Stuck in the U.S. Virgin Islands
Ocean Navigator|July/August 2020
“You couldn’t have picked a better time to be living on your sailboat” seems to be the sentiment of many of our friends as they see pictures of us snorkeling the clear waters off St. John in the U.S. Virgin Islands during the COVID-19 pandemic. In many ways, a sailboat makes a great home for being isolated and self-sufficient.
Jayme Okma Lee

Aboard Sargo, our 46-foot Garcia Passoa aluminum sloop, we make our own power from the sun, we have a watermaker and we have plenty of shelf-stable food stores. As of today, I don’t think our kids have touched land in over three weeks, and they don’t seem to mind one bit!

Despite the many benefits of life afloat, however, it has been a stressful time. As outsiders, we are often subject to rules that make little sense and find ourselves as scapegoats for the fears and worries of the local residents. Recently, we had an unfortunate run-in with some local St. John residents that had us scrambling to find shelter late in the day. At 3:30 p.m., we, along with 30 other boats, were kicked out of our safe anchorage by the Virgin Islands’ Department of Planning and Natural Resources (DPNR) authorities.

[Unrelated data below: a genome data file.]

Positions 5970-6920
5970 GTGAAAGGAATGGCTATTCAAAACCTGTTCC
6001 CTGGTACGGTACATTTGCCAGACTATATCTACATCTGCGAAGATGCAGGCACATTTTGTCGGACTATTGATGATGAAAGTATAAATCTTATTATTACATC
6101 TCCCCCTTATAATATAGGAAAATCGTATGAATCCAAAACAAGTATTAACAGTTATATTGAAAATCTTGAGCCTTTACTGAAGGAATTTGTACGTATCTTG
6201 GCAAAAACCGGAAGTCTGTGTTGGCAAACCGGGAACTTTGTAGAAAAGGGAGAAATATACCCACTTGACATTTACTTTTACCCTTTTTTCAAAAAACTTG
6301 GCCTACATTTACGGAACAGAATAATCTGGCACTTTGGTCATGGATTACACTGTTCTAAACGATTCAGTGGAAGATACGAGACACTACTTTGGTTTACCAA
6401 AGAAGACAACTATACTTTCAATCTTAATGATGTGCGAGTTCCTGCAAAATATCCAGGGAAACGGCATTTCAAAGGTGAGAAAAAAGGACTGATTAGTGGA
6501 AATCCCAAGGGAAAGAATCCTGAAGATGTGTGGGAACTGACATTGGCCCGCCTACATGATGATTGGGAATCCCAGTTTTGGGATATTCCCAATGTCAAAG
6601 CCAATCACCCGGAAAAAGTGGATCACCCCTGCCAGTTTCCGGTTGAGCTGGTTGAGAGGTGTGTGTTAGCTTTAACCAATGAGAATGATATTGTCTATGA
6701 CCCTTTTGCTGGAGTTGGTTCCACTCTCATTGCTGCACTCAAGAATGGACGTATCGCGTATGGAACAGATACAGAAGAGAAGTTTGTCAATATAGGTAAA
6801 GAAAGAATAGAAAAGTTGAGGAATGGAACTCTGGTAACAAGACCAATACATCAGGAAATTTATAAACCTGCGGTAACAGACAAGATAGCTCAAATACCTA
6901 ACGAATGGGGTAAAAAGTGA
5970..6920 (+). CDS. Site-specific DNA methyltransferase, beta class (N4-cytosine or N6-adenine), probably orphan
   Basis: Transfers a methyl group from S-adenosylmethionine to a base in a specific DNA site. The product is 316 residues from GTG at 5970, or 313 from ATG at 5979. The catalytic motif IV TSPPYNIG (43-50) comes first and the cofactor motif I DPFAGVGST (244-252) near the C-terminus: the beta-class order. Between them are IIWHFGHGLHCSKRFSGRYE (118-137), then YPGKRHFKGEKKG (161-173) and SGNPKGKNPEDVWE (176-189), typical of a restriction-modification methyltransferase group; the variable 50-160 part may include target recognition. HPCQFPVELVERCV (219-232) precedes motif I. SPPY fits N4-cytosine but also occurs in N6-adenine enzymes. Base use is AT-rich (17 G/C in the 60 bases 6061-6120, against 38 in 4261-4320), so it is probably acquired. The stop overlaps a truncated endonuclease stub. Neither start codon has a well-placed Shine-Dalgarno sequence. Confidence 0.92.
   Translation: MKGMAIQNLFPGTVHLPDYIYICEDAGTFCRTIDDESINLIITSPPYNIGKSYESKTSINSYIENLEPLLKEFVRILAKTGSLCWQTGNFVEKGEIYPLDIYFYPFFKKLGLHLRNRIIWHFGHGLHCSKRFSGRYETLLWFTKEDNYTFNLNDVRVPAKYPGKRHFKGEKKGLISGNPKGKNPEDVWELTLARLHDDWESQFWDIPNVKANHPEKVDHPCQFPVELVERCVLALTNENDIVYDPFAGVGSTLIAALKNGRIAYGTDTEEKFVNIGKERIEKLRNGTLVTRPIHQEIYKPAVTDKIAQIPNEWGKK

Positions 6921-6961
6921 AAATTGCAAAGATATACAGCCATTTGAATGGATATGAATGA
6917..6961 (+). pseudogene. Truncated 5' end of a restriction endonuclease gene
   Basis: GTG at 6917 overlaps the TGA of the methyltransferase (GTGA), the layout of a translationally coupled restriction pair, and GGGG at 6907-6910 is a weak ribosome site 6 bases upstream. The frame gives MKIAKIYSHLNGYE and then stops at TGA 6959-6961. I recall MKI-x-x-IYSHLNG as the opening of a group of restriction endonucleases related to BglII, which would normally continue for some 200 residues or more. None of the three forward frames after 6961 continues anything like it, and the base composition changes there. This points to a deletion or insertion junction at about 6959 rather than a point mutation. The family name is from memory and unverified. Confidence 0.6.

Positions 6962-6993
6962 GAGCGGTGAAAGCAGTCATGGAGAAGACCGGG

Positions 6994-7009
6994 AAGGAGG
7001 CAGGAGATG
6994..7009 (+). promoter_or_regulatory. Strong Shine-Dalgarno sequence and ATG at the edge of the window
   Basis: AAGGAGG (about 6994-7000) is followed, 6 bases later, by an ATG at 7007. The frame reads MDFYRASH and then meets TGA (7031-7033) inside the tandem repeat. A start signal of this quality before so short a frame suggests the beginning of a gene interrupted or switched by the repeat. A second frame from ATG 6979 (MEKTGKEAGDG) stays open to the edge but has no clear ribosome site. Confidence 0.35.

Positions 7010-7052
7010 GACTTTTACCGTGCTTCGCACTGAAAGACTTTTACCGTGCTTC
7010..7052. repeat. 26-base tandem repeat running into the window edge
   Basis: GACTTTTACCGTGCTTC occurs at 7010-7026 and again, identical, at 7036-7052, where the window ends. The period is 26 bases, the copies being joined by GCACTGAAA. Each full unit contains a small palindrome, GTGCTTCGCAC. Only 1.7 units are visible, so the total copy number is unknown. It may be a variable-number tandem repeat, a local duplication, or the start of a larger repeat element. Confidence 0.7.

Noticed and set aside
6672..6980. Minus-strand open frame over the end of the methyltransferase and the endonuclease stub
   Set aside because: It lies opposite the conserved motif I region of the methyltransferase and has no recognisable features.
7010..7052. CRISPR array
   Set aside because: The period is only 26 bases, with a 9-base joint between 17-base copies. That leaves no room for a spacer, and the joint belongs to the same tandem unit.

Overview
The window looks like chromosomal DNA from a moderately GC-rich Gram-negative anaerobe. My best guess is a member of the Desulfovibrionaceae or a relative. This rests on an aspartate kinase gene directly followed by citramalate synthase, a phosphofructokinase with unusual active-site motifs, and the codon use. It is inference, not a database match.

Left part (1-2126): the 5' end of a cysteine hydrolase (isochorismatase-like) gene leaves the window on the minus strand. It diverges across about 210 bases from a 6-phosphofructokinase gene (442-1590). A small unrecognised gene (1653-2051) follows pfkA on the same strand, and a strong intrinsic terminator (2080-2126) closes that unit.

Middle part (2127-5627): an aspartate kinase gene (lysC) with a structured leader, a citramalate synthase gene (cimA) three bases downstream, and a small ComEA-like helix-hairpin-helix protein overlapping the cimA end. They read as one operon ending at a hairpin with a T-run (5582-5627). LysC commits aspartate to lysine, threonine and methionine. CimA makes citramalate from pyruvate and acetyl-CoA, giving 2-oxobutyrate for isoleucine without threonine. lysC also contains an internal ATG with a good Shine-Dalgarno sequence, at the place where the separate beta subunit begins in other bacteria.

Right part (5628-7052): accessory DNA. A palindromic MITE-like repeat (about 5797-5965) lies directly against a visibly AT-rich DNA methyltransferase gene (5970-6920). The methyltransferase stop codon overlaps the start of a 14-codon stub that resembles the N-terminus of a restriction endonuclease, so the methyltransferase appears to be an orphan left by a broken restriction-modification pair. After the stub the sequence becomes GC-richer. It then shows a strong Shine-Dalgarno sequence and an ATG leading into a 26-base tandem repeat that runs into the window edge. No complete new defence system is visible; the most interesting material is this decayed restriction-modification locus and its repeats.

This untimely eviction was not completely unexpected. When the Virgin Islands implemented a shelter-in-place order, we were lucky to be hunkered down in Hansen Bay, a remote area of St. John. For four weeks we enjoyed beautiful snorkeling, clear water and the companionship of two other family boats — safe and very isolated. We communicated diligently with many welcoming locals and heeded their requests for using our sewage holding tanks and emptying them three miles offshore, driving our dinghies at idle speed in the anchorage, and making sure our anchors were placed in sand so as to not harm seagrass and coral. We arranged for groceries to be delivered to the beach in order to minimize any potential for COVID-19 exposure. However, we were also harassed by a handful of locals. One woman living in a house overlooking the anchorage chased us down during a walk on the road and reprimanded us for crossing the beach. This, despite the fact that the governor of the Virgin Islands said that using the beach to access roads was allowed. An even more aggressive resident swam and paddle boarded from boat to boat every few days, telling people to “go back to where they came from.” He then blatantly disregarded the rules by sunbathing repeatedly on the closed beach.

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